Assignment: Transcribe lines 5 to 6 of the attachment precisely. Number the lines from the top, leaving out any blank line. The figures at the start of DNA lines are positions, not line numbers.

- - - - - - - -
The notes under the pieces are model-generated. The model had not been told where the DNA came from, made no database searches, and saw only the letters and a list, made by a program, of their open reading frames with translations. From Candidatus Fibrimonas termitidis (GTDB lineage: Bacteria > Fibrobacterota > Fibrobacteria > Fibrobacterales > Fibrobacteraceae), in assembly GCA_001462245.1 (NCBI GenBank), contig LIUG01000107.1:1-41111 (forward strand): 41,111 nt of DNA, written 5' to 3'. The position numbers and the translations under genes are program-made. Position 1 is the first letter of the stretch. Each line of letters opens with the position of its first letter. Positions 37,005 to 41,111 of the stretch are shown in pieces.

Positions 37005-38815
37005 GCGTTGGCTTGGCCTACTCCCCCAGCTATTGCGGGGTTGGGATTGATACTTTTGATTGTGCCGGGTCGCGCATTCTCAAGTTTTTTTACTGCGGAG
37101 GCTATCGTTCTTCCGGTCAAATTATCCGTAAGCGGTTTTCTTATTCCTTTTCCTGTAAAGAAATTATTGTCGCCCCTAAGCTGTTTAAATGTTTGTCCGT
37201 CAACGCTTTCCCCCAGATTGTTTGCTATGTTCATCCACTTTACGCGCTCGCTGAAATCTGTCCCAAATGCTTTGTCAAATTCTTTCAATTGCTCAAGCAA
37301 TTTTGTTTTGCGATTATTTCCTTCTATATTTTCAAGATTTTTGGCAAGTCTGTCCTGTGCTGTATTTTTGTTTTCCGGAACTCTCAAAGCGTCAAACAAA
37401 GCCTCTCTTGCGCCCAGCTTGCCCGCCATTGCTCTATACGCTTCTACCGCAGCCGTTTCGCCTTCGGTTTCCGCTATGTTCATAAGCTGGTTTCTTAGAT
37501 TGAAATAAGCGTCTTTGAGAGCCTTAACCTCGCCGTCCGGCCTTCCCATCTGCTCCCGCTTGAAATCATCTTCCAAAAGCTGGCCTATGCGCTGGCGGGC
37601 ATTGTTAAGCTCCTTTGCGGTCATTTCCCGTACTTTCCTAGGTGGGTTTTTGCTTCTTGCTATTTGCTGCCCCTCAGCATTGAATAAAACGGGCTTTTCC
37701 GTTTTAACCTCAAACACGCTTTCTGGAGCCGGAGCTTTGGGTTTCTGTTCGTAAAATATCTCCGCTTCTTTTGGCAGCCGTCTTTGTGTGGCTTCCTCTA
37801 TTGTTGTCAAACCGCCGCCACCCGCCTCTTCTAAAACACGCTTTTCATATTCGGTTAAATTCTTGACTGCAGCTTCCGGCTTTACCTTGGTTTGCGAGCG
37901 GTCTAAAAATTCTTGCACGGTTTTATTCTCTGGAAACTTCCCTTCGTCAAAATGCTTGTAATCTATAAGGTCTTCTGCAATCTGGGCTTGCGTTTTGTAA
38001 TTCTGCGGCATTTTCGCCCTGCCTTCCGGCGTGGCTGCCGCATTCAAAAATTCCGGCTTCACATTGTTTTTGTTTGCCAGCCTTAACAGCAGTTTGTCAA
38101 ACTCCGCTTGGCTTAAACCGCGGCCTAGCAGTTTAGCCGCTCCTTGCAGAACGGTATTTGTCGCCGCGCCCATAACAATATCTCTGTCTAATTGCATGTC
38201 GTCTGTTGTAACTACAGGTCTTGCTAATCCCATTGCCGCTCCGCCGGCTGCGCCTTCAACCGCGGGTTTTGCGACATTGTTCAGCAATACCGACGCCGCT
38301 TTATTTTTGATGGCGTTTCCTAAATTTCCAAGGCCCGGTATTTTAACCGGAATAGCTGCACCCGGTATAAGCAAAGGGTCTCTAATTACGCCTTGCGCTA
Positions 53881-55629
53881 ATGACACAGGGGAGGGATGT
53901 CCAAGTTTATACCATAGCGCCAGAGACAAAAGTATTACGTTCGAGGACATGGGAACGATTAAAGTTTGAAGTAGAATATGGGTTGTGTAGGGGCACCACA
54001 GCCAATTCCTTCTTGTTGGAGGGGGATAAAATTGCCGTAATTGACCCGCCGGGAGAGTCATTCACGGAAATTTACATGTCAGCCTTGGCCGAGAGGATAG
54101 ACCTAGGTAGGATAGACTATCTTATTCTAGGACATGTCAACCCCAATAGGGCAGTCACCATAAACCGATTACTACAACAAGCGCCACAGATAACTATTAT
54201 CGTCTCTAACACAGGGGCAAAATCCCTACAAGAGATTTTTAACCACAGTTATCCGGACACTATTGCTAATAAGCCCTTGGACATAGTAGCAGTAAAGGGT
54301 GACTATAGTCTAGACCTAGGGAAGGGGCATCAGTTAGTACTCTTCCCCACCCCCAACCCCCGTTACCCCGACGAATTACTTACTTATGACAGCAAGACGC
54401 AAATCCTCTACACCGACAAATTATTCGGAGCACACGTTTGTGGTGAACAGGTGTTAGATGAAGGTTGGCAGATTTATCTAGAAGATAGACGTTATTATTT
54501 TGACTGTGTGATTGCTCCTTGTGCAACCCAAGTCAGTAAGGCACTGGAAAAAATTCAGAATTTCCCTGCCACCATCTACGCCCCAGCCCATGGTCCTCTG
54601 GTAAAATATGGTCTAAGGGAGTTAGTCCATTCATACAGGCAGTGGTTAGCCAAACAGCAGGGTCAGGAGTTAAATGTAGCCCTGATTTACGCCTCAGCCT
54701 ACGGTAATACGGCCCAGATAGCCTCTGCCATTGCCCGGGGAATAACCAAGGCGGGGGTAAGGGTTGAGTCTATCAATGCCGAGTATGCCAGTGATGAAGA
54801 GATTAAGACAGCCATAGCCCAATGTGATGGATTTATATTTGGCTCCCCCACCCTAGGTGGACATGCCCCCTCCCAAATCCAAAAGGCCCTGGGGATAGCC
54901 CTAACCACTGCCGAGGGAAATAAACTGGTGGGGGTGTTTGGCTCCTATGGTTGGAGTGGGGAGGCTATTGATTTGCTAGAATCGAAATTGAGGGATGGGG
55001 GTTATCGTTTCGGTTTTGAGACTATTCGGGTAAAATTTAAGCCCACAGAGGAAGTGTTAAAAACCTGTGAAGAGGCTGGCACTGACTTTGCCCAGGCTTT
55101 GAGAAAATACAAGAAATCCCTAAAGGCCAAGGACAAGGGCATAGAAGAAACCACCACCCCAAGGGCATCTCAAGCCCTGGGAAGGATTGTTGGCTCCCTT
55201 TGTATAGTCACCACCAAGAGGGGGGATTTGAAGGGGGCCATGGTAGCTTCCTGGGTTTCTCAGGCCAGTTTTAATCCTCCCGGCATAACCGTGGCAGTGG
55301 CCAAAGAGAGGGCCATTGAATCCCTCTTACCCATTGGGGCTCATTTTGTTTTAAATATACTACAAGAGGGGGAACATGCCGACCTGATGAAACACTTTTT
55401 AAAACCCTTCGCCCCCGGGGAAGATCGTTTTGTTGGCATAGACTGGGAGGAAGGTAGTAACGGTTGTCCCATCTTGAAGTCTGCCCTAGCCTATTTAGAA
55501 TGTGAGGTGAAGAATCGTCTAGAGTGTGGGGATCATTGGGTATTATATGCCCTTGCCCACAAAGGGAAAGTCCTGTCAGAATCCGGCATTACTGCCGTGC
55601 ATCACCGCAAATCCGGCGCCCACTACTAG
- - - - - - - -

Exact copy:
37201 CAACGCTTTCCCCCAGATTGTTTGCTATGTTCATCCACTTTACGCGCTCGCTGAAATCTGTCCCAAATGCTTTGTCAAATTCTTTCAATTGCTCAAGCAA
37301 TTTTGTTTTGCGATTATTTCCTTCTATATTTTCAAGATTTTTGGCAAGTCTGTCCTGTGCTGTATTTTTGTTTTCCGGAACTCTCAAAGCGTCAAACAAA